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Mammalogist

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Alison Stimpert Whale ResearcherAlison Stimpert

What is your Job description?
I am a graduate student in zoology at the University of Hawaii at Manoa and the Hawaii Institute of Marine Biology. My job is to work on a research project on humpback whale acoustics, helping to organize the field season, collect the data, and analyze and publish the results. I also help coordinate some activities for the research societies with which I am involved.

What do you study now?
I study the acoustic behavior of humpback whales. We use tags that attach to the whale with suction cups, and these tags stay on for several hours. The tags record sound and also how the whale is moving and diving on a very fine scale. We are learning exciting new things about what types of sounds whales produce, and how they're behaving when those sounds are produced! Also, because the tags record everything from wave noise to sounds of ships to the sounds produced by other animals (fish, shrimp, dolphins...), we can learn about what the ocean environment as a whole sounds like to a whale.

Whats the best thing about your job?
Two things. One, it's fun. I enjoy going to work each day -- I never know what I'm going to learn next, and it's always a challenge to figure out how to interpret the data we collect. And two, it's flexible. I have to work long hours sometimes, but that means I can take time off when I need to, as long as I get everything done.

What is the worst thing about your job?
I don't really have any big complaints about my job. A biology grad student doesn't get a very high salary, so you have to be prepared to make sacrifices in terms of daily creature comforts that you may no longer be able to afford. But if you really love what you're doing, it's worth it.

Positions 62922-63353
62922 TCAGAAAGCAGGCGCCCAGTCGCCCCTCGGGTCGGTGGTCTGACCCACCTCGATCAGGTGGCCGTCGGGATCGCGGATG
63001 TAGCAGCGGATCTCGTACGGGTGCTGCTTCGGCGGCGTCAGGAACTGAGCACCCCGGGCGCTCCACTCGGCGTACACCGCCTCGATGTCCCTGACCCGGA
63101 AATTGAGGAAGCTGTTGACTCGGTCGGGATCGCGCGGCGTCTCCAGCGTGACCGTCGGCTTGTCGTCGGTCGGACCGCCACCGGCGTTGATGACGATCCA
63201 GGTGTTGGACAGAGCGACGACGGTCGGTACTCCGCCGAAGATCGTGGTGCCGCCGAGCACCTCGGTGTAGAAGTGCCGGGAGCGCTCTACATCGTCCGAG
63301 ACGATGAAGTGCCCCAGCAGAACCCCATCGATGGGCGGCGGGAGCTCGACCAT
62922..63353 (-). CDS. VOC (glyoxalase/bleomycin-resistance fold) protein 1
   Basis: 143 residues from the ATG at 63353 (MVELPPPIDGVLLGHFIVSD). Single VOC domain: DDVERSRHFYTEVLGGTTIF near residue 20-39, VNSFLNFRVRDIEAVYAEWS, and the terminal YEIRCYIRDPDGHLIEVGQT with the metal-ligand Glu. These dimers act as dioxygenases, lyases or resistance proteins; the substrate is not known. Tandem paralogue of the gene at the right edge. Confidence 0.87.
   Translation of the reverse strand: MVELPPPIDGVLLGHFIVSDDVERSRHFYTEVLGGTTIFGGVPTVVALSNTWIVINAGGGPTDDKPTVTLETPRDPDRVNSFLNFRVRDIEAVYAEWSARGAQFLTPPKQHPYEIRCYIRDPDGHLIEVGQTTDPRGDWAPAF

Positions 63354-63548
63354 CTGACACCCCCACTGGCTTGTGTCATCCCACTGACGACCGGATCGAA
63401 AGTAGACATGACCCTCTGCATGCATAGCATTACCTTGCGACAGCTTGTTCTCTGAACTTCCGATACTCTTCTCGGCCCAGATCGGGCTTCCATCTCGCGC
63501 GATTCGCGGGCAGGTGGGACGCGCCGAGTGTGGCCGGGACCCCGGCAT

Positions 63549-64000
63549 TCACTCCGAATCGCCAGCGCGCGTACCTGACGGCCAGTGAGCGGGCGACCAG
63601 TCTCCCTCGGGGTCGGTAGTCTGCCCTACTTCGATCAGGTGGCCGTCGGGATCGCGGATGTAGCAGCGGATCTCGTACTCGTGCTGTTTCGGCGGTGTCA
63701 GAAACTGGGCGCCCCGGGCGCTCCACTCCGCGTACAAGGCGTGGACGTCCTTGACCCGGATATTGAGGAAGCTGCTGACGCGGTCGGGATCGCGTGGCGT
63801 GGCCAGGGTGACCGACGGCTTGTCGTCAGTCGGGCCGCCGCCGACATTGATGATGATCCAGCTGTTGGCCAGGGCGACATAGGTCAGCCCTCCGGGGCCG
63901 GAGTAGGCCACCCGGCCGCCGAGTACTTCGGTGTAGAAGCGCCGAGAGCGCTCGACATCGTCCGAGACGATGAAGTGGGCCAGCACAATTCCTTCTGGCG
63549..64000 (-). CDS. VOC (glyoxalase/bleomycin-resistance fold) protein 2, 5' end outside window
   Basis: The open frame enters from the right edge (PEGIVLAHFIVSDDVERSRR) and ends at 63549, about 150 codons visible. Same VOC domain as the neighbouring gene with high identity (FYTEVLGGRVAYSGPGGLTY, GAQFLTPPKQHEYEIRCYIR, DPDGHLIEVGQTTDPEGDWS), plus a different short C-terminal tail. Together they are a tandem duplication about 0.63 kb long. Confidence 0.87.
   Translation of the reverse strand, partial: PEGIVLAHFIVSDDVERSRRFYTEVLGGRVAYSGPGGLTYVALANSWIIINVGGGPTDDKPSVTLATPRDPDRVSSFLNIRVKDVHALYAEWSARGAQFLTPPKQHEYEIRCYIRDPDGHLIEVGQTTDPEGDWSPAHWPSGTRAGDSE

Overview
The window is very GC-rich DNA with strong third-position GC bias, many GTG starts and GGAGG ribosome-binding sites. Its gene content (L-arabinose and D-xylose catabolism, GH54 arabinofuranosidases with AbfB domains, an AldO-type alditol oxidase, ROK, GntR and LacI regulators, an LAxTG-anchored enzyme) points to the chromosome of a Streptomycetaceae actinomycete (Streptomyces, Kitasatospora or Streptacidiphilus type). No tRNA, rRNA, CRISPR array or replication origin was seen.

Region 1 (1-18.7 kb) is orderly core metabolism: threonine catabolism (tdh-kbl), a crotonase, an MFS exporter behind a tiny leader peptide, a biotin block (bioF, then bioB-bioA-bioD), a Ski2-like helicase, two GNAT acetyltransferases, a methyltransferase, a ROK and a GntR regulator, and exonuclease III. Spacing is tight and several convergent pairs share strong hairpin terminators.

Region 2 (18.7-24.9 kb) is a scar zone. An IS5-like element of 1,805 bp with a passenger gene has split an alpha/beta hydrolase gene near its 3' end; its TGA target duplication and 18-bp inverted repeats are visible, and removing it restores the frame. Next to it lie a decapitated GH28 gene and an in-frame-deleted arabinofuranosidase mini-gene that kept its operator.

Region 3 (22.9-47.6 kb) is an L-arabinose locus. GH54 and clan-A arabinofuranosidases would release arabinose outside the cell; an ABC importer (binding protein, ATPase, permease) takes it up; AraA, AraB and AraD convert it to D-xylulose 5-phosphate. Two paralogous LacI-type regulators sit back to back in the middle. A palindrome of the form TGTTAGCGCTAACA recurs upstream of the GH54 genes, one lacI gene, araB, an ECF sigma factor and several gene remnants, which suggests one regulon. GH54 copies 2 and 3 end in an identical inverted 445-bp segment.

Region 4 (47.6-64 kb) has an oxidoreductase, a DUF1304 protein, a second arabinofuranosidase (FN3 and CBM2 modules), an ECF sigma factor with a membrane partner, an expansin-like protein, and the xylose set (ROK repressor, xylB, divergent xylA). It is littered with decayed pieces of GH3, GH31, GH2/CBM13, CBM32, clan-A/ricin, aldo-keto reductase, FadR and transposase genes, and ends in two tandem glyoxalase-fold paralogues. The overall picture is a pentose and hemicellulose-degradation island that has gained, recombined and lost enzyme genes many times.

What inspired you to first study science?
I love the logic of science, and the challenge of trying to figure out things that no one knows. I grew up enjoying science and math classes in school, and I've always been interested in conservation in general. Wildlife zoology and conservation science seemed like a great way to combine all my interests.

What do you do in a typical day?
When I'm in the field, I get up early and go out on the boat, searching for whales. When we find an appropriate group, we put a tag on, and if we have a successful deployment, we spend the rest of the day tracking that whale, retrieving the tag when it pops off, and downloading the data. Then sleep.

When I'm not in the field, I work on the computer most of the day, listening to whale sounds and writing computer programs to analyze and describe those sounds. I do mix it up though, by taking classes and working on educational outreach projects, including presentations to the public about our research.

What advice would you give to someone interested in becoming a biologist?
Stick with it! There are lots of hurdles to jump, including getting research experience, getting into school, taking classes that may be difficult, and working through tough research problems on your own. But if you are persistent you will have success!

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